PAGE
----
I mean to post these on Saturdays, but my Saturdays have been really busy lately, so here we are. BookBritpop!: Cool Britannia and the Spectacular Demise of English Rock
by John Harris, music journalist. I picked this up specifically because a lot of the best anecdotes on Oasis's wikipedia page cited this as a source, but it turns out Harris got all those bits from primary sources that I am now hunting down. HOWEVER. As a history of the Britpop music movement, it was highly readable, really entertainingly written, and very educational.
He conducted interviews with a number of major players (Justine Frischmann, who fronted Elastica and also dated members of both Suede and Blur, gets the lion's share of the quotes). He gets into how the Labour party courted musicians for a while there, which led to situations like Noel Gallagher getting invited to political events, only to be followed around by people trying to make sure he didn't do anything embarrassing like snort cocaine in public. I learned some about the British political machinery of the 90s. I learned about the 80s UK indie music scene.
In conclusion, if you are interested in this period of musical history at all, I highly recommend this book.Movies
(2019). A grieving college student (Florence Pugh) tags along with her boyfriend and his friends on a vacation to a Swedish commune, where not is all as it seems. This is very much a modern Wicker Man kind of a thing. It's absolutely gorgeous, Pugh is fantastic, the psychological dynamic between Pugh and her boyfriend is deeply awkward and uncomfortable in a very intentional way, and oh yeah, a bunch of people get ritually sacrificed. I loved it, pretty much. This article
on Vox talks a lot about pop culture's conversation about community in the 2010s, and it has quotes from director Ari Aster about how he's fascinated by the idea of "toxic catharsis," which he meant to portray in the movie. That's a phrase that really neatly encapsulates an idea I've been interested in fannishly for a while.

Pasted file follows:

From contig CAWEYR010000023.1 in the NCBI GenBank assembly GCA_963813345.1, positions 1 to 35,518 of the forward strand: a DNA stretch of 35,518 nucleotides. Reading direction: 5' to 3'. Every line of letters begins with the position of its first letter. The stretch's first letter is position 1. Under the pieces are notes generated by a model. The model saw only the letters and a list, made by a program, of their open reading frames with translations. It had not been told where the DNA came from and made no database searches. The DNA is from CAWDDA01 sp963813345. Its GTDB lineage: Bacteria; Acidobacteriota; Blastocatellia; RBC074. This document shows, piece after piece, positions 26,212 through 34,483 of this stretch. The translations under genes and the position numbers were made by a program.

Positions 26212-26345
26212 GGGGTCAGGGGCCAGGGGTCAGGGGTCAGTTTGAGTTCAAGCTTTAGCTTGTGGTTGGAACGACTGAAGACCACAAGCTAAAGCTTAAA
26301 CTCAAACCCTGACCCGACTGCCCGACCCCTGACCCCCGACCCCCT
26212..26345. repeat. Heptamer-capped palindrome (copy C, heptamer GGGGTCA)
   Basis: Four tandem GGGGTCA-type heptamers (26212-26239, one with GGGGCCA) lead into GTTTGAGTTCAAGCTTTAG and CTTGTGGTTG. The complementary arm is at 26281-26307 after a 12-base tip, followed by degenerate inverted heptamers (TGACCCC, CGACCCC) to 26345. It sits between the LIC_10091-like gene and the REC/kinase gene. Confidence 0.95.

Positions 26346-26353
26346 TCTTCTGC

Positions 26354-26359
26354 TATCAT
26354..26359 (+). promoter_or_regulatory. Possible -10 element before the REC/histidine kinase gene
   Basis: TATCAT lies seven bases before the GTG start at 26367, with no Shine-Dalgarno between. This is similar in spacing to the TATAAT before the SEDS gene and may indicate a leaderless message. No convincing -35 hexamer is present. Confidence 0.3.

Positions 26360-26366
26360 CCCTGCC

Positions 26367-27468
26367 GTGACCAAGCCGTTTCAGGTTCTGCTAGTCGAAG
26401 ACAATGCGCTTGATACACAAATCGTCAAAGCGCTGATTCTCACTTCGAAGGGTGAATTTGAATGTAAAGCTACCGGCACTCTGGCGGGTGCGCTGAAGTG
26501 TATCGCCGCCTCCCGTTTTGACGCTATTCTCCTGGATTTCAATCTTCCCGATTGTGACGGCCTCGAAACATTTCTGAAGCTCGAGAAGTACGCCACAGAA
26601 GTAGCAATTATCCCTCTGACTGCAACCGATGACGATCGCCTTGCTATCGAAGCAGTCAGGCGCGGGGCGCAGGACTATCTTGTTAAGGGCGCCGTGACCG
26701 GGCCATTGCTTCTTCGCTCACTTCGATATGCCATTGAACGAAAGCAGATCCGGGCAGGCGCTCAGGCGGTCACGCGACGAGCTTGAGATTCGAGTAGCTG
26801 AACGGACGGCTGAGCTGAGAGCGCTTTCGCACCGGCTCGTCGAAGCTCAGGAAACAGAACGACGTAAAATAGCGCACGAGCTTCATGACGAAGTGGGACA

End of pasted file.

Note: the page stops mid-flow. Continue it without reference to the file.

-- Bombshell (2019)
. My first theater watch of 2020! This is the story of the sexual harassment lawsuit at Fox News, which normally I would have avoided like the plague, but it's a movie very much from the women's POV, and there are a lot of women in it, first and foremost Charlize Theron, Nicole Kidman, and Margot Robbie, and that's what turned me around on going to see it.
Unfortunately, it wasn't very good. It wasn't a deep psychological study of any of the women involved, but neither did it do a good job of exploring the the structural inequality in society generally and in the culture of Fox News in particular that led to the situation we saw. Despite namechecking Bill O'Reilly here and there, the movie still made it feel like head honcho Roger Ailes was the problem, personally. So since it was neither of those things, it kind of just felt like a recitation of events.
In fact, it was really jarring how little it got into the politics of Fox News. It was like we cast Theron as Megyn Kelly, but then didn't want to give Theron any material that would actually make us uncomfortable about her character. In BlackKklansman, we see how the wife of one of the Klan members if disrespected and treated, practically and ideologically, like a lesser member of the group, and the movie does a great job of showing how she embraces that because she's bought into the ideology herself - both the "woman is the helpmeet" part and the racism. I really believed in her as a character - a character who is understandable and convincing and really awful. There's nothing like that in Bombshell. We're meant to find all the women sympathetic (except one, whose story we never get and who wanders around harassing people into wearing "We Support Roger" t-shirts).
Also, frankly some of the writing was just amateur hour. I had a lot of difficulty tracking passage of time - it turned out from the beginning of the movie to the end, a whole year had passed, which I definitely didn't notice during. And then there's things like when, four-fifths of the way through the movie, Kidman's character says that Ailes plays women off each other, getting them to compete with one another. a) You shouldn't have to tell us that; you should show us. b) You should have shown us that AN HOUR AGO.Crossposted from Dreamwidth. Comments welcome over there. ( DW replies)